Lived Through This

The Transgender Talk I Wish I’d Received

Sometimes our greatest advocacy is nothing more or less than living as ourselves

Riley Black
Human Parts
Published in
11 min readJul 29, 2020

--

Photo: Simone Ranzuglia/EyeEm/Getty Images

I never got “the talk.”

I’m not talking about my adolescent self, a lifetime ago. (Although the statement nevertheless holds true for my first time going through puberty.) I mean that when I came out as trans, and I decided to undergo hormone replacement therapy, I didn’t know anyone who might be able to sit down with me and chat about what lay ahead. That was part of the excitement and terror of transition — I’d have to learn it by living it.

Most of my friends are cisgender. “I’ll never 100% understand, but I support you,” is a common refrain. And within the conservative confines of Salt Lake City, I mostly meet other trans folks by accident and circumstance. Not to mention I was too afraid to reach out to anyone when I started taking hormones. I didn’t feel valid. I had to hide my identity for so long, and had a man’s appearance for so long, that I feared reaching out would only result in another round of being delegitimized and made invisible. It felt too risky.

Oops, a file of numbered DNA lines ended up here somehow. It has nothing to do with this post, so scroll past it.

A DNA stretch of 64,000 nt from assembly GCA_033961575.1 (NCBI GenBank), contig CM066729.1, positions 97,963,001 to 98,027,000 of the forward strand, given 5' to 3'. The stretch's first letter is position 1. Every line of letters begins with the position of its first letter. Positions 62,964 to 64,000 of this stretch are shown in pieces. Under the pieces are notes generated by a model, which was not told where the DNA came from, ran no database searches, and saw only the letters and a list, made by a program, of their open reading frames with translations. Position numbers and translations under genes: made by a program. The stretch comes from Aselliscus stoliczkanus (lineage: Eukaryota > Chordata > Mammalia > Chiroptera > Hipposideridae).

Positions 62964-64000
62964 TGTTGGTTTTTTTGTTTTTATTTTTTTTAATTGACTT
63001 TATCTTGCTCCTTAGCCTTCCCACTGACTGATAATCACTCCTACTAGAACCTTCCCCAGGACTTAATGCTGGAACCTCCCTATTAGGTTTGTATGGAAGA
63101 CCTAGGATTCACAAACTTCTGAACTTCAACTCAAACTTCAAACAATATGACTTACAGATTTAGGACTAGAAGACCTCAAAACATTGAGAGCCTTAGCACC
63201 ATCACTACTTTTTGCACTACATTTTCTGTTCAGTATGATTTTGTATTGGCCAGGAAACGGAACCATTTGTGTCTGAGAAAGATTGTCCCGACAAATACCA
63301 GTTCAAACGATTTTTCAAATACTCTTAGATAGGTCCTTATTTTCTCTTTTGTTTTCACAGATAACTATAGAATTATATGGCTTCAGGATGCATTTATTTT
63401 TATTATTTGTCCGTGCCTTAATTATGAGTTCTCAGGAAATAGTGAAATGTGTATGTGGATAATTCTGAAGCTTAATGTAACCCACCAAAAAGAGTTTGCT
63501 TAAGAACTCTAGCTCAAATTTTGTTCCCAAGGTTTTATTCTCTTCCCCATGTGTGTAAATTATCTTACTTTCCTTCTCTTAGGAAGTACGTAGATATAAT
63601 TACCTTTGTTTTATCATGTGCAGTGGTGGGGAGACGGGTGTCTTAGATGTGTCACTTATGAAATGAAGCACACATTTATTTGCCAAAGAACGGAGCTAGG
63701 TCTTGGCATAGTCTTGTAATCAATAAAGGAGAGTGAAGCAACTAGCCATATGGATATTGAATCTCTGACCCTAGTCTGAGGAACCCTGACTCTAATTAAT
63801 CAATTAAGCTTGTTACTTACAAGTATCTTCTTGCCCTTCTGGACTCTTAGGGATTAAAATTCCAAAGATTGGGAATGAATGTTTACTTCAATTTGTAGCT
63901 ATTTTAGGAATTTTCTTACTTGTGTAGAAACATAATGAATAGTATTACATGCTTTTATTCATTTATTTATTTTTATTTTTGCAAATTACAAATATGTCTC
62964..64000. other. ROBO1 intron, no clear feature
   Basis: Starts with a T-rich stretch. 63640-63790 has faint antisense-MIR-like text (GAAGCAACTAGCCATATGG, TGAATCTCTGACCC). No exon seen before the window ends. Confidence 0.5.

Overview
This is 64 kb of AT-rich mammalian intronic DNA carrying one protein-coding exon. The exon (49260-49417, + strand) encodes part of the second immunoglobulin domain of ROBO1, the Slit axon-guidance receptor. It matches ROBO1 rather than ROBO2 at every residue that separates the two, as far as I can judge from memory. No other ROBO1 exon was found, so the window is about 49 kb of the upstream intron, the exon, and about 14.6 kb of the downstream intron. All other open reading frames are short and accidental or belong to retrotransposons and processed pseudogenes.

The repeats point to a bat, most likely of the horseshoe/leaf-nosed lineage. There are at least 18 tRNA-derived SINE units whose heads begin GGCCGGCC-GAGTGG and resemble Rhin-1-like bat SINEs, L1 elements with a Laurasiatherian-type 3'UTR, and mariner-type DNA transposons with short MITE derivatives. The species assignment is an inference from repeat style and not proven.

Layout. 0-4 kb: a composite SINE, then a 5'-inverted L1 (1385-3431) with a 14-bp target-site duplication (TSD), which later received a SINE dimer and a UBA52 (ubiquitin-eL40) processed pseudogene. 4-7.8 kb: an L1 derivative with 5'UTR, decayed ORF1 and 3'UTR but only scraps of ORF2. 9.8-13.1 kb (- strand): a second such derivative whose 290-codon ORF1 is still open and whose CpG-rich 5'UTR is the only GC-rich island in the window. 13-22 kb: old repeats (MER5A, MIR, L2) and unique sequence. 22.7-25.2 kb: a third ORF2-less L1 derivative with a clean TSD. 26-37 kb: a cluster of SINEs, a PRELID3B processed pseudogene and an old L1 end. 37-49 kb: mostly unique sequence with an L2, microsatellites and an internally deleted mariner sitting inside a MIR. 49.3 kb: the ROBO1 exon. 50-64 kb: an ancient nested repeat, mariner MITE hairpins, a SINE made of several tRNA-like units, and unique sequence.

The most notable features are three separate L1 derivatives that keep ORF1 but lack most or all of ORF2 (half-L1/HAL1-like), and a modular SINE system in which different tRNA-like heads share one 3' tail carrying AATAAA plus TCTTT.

I felt like I was drawing my own map.

In a sense, that’s what we all do. Even when I sat down in the doctor’s office for my initial HRT interview, the list of expected changes was little more than a vague outline of what transition looked like for me. “Your skin will get softer,” the doctor said.

“What does that mean? What changes?” I asked.

“You’ll know when it happens,” she replied with a shrug.

Not to mention that not all trans people medically transition, not all trans people share the same transition goals, and every single body reacts to transition in different ways. The terror and surprise of transformation are inextricably intertwined.

But I’m writing this for the people like me, the people who read and search for some idea of what’s ahead. As best I can articulate it, this is the talk I wish I’d had years ago.*

No matter what I say, remember that I might be wrong.

I know that statement might not inspire much confidence, but it’s the truth. What…

--

--

Riley Black
Human Parts

Distant cousin of T. rex. Author of Skeleton Keys, My Beloved Brontosaurus, and more. Follow her on Twitter and Instagram @Laelaps. http://rileyblack.net